Don't worry, your testosterone will spend less time worrying about how much of a man you are and more time receding your hairline as you get older:).
Sounds like solid advice to me.
 

germb747

Well-Known Member
Ok first. Let's start with the "turbine myth."


"Turbine time is more valuable than piston time because flying turbines is more difficult."
Turbine time is more valuable than piston time if you want to get a job flying turbine aircraft; one isn't necessarily more difficult than the other. It's like if I needed brain surgery, I'd go see a brain surgeon rather than a cardiologist. Both are good at what they do. If I operate turbine airplanes, I want to hire a pilot with turbine experience. Makes sense to me.
 

BobDDuck

Island Bus Driver
Finally, your descent profile is so much simpler. Lower the nose, accelerate to barber poll, adjust power as required to maintain barber poll.
While I think the TYPE of flying is much more important that what is powering the airplane as far as building experience goes you are just adding to myths with some of this post.

For example, what I quoted above... sure, the descent profile is easier, but there's this very annoying thing that happens at 10,000 feet (or at some crossing restriction where they want you to slow). I've watched a whole bunch of FOs (in the mirror once or twice too) do pretty much exactly what you said and then realize there was no way they were going to get down AND slow down and we ended up having to 'fess up to center that they were going to get the speed or the altitude, but not both.
 

TFaudree_ERAU

Mashin' dem buttons
For example, what I quoted above... sure, the descent profile is easier, but there's this very annoying thing that happens at 10,000 feet (or at some crossing restriction where they want you to slow). I've watched a whole bunch of FOs (in the mirror once or twice too) do pretty much exactly what you said and then realize there was no way they were going to get down AND slow down and we ended up having to 'fess up to center that they were going to get the speed or the altitude, but not both.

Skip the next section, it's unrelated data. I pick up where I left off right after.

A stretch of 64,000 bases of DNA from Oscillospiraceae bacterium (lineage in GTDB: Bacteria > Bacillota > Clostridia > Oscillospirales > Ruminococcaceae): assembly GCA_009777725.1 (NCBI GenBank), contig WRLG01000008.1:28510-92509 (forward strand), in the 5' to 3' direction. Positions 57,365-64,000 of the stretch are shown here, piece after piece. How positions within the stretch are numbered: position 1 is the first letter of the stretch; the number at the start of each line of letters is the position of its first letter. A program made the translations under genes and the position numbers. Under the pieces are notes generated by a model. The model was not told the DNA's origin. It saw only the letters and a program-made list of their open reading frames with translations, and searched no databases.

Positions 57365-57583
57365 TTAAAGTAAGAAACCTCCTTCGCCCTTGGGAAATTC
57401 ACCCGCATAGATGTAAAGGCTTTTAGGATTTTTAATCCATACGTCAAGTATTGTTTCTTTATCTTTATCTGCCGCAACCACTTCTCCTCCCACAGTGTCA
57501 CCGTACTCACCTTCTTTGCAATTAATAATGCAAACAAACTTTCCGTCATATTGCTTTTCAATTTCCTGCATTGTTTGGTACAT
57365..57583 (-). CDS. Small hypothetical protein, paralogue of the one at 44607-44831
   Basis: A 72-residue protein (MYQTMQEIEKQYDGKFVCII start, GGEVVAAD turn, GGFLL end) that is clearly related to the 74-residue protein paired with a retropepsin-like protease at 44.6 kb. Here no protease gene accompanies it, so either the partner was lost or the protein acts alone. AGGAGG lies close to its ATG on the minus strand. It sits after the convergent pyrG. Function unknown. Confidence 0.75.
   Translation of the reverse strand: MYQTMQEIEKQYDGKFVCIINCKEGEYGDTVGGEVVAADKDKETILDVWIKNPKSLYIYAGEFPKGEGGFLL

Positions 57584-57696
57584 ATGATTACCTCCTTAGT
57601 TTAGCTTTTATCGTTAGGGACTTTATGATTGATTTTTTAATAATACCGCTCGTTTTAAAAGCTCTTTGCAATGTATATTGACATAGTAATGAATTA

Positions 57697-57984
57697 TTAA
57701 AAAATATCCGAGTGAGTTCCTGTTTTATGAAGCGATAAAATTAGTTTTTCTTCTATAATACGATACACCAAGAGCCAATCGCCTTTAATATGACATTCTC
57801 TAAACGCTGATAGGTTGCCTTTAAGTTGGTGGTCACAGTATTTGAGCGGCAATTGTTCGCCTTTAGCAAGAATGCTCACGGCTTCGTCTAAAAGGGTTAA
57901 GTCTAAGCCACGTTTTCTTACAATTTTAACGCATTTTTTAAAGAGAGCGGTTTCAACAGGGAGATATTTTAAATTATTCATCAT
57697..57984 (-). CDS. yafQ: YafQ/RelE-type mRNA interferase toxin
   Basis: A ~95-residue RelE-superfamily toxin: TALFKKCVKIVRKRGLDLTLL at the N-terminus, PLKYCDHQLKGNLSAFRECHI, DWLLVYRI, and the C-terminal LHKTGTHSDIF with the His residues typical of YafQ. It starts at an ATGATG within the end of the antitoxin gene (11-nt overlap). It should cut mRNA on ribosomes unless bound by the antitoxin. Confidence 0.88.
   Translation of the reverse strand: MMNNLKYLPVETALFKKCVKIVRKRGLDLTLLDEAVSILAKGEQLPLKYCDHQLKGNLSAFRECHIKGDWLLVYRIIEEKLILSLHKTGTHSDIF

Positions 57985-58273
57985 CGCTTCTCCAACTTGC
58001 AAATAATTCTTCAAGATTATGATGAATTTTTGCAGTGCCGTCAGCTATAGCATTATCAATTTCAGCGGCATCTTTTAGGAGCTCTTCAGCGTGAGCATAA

In my personal experience, I find that its not just FOs that have a problem with this. Riding the barber pole at 80% N1 isn't always the best descent profile. Contrary to popular belief, your man parts won't shrink if you don't ride the barber pole. I honestly believe that flying glass jets with an FMS, autopilot and autothrottle that'll do everything for you makes you complacent in simple tasks such as meeting an altitude restriction WITH a speed restriction if/when you have to step back into a steam powered airplane.

I've lost count the number of times I've had to say "ATC wants 250 knots when we cross (the waypoint), also", knowing full well that it can't be accomplished based on the position (that whole kinetic energy thing) that the PF has put us in.

P.S. I've screwed it up also.
 

C150J

Well-Known Member
I honestly believe that flying glass jets with an FMS, autopilot and autothrottle that'll do everything for you makes you complacent in simple tasks such as meeting an altitude restriction WITH a speed restriction if/when you have to step back into a steam powered airplane.

It will, but only if you let it. I try to make it a point to "mental math" all the restrictions we get before punching it into the FMS to get advisory VNAV (no autothrottles, so I can't really hit on that). I'll also contend that you can use all the gee-whiz stuff to save a good amount of fuel on the KOREY and ELDEE arrivals into LGA and DCA, respectfully.

The biggest challenge with the CRJ is knowing if you can make a "reach FL280 in 3 minutes" and anything to do wit ascents. That just comes with experience, much like your stated issue with slowing to 250 in the Lear.